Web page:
Vertically transmitted HIV+/AIDS: The impact on maternal attachment
Sharon E. Walker (1996)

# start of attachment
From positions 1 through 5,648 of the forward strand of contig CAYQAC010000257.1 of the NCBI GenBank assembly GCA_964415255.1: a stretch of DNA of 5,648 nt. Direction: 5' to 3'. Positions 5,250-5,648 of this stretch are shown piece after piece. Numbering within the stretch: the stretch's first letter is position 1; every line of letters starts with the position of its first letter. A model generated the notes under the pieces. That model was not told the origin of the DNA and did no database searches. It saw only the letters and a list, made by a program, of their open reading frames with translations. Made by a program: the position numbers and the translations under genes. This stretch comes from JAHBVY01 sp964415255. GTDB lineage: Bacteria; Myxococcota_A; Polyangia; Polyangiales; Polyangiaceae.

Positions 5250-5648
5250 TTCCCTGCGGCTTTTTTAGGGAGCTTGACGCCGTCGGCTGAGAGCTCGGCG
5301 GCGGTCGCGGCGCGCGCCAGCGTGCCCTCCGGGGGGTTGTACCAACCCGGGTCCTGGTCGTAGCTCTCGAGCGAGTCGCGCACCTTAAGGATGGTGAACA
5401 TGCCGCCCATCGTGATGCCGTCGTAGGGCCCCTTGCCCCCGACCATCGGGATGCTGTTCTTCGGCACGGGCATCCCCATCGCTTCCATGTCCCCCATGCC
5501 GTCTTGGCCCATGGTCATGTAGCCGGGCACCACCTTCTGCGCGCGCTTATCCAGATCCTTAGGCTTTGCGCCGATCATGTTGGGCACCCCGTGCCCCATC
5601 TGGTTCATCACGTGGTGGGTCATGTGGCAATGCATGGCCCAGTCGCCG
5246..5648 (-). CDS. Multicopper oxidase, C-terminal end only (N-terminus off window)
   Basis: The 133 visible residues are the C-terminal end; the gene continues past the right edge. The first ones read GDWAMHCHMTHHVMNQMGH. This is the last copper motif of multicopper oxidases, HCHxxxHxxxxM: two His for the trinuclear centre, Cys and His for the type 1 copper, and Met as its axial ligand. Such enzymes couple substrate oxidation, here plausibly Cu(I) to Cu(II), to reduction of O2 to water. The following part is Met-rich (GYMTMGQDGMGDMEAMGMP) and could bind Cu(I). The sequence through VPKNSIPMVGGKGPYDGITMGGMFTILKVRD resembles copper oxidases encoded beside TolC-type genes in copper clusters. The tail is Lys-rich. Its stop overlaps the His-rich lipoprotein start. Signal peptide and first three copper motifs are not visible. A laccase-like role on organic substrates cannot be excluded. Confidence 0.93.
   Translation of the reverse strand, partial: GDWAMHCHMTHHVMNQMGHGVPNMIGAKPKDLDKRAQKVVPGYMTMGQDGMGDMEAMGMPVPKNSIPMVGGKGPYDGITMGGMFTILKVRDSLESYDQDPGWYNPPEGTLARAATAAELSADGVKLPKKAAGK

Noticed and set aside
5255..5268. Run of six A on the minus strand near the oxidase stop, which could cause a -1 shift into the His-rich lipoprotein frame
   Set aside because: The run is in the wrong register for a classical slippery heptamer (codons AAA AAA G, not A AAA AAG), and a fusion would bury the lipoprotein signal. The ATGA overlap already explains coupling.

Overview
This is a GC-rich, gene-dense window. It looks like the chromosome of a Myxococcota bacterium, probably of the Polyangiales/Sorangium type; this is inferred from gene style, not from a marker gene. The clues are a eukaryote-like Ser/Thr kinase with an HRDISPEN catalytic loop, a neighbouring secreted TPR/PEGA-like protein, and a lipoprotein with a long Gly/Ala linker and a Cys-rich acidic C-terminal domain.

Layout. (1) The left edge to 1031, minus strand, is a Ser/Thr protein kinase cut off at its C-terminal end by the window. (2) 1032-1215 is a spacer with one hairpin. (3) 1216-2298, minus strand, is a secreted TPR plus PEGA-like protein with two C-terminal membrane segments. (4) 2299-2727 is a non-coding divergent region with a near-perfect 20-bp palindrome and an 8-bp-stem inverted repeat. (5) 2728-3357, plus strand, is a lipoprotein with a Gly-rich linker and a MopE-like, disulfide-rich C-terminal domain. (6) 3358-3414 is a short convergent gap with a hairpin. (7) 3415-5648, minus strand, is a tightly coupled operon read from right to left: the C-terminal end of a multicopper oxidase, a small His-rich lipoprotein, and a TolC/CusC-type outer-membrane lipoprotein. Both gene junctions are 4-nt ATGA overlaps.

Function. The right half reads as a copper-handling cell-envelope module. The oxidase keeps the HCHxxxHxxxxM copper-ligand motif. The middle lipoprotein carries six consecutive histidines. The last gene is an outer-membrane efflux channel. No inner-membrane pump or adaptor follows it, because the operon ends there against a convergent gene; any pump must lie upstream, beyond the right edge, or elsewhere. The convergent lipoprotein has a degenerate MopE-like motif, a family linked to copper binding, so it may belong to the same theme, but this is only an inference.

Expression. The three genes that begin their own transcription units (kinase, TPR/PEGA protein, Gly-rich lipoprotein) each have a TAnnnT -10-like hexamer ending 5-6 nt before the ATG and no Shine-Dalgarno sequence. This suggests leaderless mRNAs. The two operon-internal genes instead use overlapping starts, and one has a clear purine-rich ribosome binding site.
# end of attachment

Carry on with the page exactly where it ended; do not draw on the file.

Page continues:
Women comprise the fastest growing group of People with AIDS in the United States. The majority of women with AIDS, at this time, are Latina or African-American, and live in areas where poverty and crime are prevalent. Vertically transmitted HIV+/AIDS is expected to become a leading cause of childhood death in the next decade. Research on HIV+/AIDS has largely ignored mothers' psychological reactions to the disease trajectory or to vertical transmission. This qualitative study elucidated womens' psychological sequelae to this catastrophic illness, and the impact of seropositivity on attachment, by interviewing thirteen women with HIV+/AIDS, whose children had either died as a result of AIDS, were living with AIDS, or were potentially seropositive. The major findings of the study indicate that most women with AIDS live in isolation and fear of disclosure, as they contend with the disease sequelae; yet are desirous of talking about their AIDS-related feelings. Regardless of prior risk behavior, most of the women were "shocked" when diagnosed with HIV+/AIDS. Psychological sequelae were related to the disease trajectory, available support, and the development of a "will to live". Although abortion was prenatally suggested, the majority considered it to be tantamount to "killing." The women reported that they experienced greater distress when learning of their child's seropositivity, than their own. Regardless of the phase of psychological integration of the disease process, maternal attachment remained intensified with children with AIDS, or whose seropositivity was uncertain; mothers reported neglecting their own needs to care for their children. The women reported that AIDS-related exhaustion, and the physical symptoms of other AIDS-related illnesses, often prevented them from providing optimal care to their children. Mothers looked to children who were not seropositive (who were as young as 8-years-old) for assistance with household tasks, for care giving their younger siblings, and for emotional support.